Last week, the Chinese Communist Party celebrated its 70th anniversary in power with a military parade, but the display of its armies was hardly a sign of success. Communism was supposed to create a new Chinese society of fraternity and equality, not militarization and social inequality. The People’s Republic, by corrupting the virtues of capitalism, is more reminiscent of feudal, prerevolutionary China. The country’s average income gap is now 1 to 3—exactly what it was 70 years ago—despite the Communists’ vow to empower peasants. The Gini coefficient, a universal measure of income distribution, shows a massive gap—the world’s largest—between China’s richest 10 percent and its poorest 10 percent. No society on the planet, it turns out, is as unequal as Communist China. Given the country’s stupefying social polarization and implacable authoritarianism, one must wonder how the Party manages to maintain its undivided power without any opposition. Existing views on this subject are well known, redundant, and, up to a point, correct—but only up to a point.

The first explanation for China’s dysfunctional status quo is based on economic development, which fueled the Party’s absolute power. It’s true that one-third of the Chinese have risen above poverty since the government abandoned its collectivization policy in 1979. Since then, it has become permissible to make money. As Milton Friedman observed, people embrace paid work once it’s permitted by the government—so there is nothing miraculous about the Chinese “miracle.” Today, one-third of the population enjoys prosperity, another third hopes to succeed, and yet another third—especially in rural areas—remains in despair. Their fate stems from government oppression: private property remains forbidden, and peasants can’t leave their villages without permission. But the country’s economic success perpetuates such policies.

A second explanation involves nationalism, a newer trend in China. In the past, the Chinese—though rooted in their provinces, local languages, and customs—were unaffected by nationalist feelings. But the Communist Party now nurtures this ideological sentiment, which aims to fill the psychological void that resulted from eradicating religions and leveling regional differences. It’s even possible that nationalist propaganda, which exalts China’s power, is fulfilling the aspirations of a population long deprived of its history and traditions. This nationalism has particularly seduced young people who consider themselves Chinese, a cultural departure from their parents, who identified with Szechuan, Taoist, or other regional groups.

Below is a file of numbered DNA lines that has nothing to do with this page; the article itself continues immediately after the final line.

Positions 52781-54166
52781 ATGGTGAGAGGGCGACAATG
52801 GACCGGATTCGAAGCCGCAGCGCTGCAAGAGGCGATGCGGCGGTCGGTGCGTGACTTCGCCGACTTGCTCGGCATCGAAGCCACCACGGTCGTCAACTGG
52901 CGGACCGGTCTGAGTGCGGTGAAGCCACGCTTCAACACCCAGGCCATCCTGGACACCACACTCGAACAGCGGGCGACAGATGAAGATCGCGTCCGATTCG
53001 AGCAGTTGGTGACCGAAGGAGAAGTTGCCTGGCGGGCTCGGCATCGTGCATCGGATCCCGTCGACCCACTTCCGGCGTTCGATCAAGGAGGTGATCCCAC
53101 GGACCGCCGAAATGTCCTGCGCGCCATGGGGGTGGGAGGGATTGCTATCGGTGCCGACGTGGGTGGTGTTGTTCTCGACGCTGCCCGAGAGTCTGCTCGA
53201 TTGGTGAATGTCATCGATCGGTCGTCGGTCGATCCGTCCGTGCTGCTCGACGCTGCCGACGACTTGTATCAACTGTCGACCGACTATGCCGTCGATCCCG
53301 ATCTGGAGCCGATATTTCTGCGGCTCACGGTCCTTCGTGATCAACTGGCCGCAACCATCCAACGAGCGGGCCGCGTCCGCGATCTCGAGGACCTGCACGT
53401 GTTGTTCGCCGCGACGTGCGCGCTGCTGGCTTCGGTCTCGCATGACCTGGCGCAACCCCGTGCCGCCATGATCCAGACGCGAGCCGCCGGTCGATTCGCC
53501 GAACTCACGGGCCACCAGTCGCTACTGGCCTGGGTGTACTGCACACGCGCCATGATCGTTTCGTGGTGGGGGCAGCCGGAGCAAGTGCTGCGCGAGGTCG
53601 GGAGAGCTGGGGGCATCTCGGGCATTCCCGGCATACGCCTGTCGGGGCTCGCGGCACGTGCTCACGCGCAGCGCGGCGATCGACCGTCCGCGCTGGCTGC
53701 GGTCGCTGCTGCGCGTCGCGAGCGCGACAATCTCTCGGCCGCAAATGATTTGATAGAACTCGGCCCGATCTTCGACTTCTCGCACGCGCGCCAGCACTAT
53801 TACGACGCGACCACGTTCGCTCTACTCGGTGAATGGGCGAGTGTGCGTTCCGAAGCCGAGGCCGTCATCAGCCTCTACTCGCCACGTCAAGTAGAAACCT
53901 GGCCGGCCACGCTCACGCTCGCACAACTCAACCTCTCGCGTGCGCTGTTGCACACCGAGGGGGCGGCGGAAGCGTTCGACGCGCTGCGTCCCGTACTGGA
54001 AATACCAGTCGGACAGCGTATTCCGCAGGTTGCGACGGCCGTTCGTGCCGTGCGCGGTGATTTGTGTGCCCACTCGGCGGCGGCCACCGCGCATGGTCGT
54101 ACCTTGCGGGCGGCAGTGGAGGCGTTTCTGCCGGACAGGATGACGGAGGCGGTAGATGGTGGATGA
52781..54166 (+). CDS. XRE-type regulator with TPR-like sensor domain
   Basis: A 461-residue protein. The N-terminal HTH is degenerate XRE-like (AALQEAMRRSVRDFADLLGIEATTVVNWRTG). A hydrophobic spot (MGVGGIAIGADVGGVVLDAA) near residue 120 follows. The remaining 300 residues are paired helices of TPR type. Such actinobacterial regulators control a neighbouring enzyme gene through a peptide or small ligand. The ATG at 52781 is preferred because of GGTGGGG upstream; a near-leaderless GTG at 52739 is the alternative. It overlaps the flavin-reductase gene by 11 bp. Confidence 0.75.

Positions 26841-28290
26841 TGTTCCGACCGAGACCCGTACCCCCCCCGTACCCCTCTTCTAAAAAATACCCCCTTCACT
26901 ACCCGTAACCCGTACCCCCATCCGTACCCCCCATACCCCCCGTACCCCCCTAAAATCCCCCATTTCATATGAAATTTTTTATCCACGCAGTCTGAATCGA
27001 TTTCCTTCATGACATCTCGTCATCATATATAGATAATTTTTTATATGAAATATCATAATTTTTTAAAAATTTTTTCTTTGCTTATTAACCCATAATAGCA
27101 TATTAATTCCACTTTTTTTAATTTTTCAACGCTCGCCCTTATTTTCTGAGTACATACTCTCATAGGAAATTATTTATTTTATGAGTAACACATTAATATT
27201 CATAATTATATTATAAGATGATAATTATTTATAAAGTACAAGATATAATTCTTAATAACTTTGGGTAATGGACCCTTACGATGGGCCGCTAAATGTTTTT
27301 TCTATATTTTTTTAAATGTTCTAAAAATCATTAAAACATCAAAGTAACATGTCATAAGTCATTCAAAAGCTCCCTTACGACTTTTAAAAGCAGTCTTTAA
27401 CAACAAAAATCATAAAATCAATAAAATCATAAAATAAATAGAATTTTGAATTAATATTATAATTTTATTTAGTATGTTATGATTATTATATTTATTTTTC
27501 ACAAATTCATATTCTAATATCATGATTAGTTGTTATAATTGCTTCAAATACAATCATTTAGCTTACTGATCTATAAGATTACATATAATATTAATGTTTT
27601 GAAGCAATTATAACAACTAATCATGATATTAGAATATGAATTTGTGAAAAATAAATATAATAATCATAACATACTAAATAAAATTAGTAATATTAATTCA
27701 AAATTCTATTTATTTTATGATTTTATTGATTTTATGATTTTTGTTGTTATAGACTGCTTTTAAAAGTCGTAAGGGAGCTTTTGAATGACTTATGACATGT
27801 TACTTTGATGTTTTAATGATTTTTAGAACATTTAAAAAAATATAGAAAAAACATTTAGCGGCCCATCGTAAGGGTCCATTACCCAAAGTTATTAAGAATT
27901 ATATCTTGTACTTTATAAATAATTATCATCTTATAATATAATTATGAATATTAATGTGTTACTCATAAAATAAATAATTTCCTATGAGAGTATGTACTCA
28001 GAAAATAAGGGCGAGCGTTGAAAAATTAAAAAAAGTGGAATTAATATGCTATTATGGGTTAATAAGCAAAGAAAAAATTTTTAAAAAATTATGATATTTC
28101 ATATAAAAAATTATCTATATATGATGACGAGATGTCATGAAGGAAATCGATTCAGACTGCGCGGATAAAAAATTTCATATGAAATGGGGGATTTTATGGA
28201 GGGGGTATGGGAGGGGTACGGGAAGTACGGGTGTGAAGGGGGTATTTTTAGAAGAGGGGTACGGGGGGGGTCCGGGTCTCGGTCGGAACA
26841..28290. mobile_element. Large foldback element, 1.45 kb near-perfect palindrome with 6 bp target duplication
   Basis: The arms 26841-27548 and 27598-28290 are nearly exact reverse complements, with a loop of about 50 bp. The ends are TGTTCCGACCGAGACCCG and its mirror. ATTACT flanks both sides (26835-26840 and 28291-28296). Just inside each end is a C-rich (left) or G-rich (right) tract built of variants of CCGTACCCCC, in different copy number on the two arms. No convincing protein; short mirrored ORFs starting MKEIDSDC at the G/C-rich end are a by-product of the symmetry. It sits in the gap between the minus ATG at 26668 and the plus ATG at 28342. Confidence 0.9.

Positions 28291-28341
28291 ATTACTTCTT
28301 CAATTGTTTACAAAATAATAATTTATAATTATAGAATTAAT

The third explanation, one rarely mentioned in the West but evident when speaking with native Chinese, is the Party’s reestablishment of peace and social order. The party operates a police state, but the population prefers this condition, and even accommodates it, in order to avoid repeating a century of civil wars and bloody revolutions. Even if the economy slows down, it seems to me, most Chinese will stay loyal to the Party—so long as it maintains order.

A fourth factor, never mentioned, that explains the status quo: fear, the foundation of every totalitarian regime. This is commonly forgotten as regimes flood us with propaganda and statistics, which may or may not be verifiable. And when these regimes fall, as the Soviet Union did, we find that fear still paralyzes people. Since the days of Mao Zedong, the Chinese regime has ceaselessly “modernized” its surveillance apparatus, to the point that all Party opposition confronts the same fate. The few audacious ones—the Tibetans, the Uighurs, and the dissident democrats—know in advance that they will pay for their opposition with their lives. This suits the Chinese regime perfectly: the death in prison of Liu Xiaobo, winner of the Nobel Peace Prize, is part of this machinery of fear that is at once up to date and traditional. “You must kill a cock to frighten the monkeys,” says a Chinese proverb often cited today. Fear is a powerful motive in the history of peoples.

There is, finally, a fifth explanation offered to explain the current situation—but this one, in my view, explains nothing. Chinese president Xi Jinping is supposedly part of an imperial tradition, deeply rooted in a long history and in the Confucian religion. But the Chinese no longer understand their history, or Confucius—both were rejected in 1949 by the Communists—unless one believes that imperialism and Confucianism are transmitted genetically. Indeed, it’s because Chinese culture was destroyed in continental China—not in Taiwan or Hong Kong—and replaced by the cult of the Party that it still holds sole power. If the Chinese were still Confucians, they would rebel; for “the good prince,” Confucius wrote, “is one whose name you do not know.” The rebels of Hong Kong may claim the mantle of Confucius—but surely Xi cannot.

Guy Sorman, a City Journal contributing editor and French public intellectual, is the author of many books, including Empire of Lies: The Truth about China in the Twenty-First Century. Translation by Alexander Uff.

Photo by Andrea Verdelli/Getty Images


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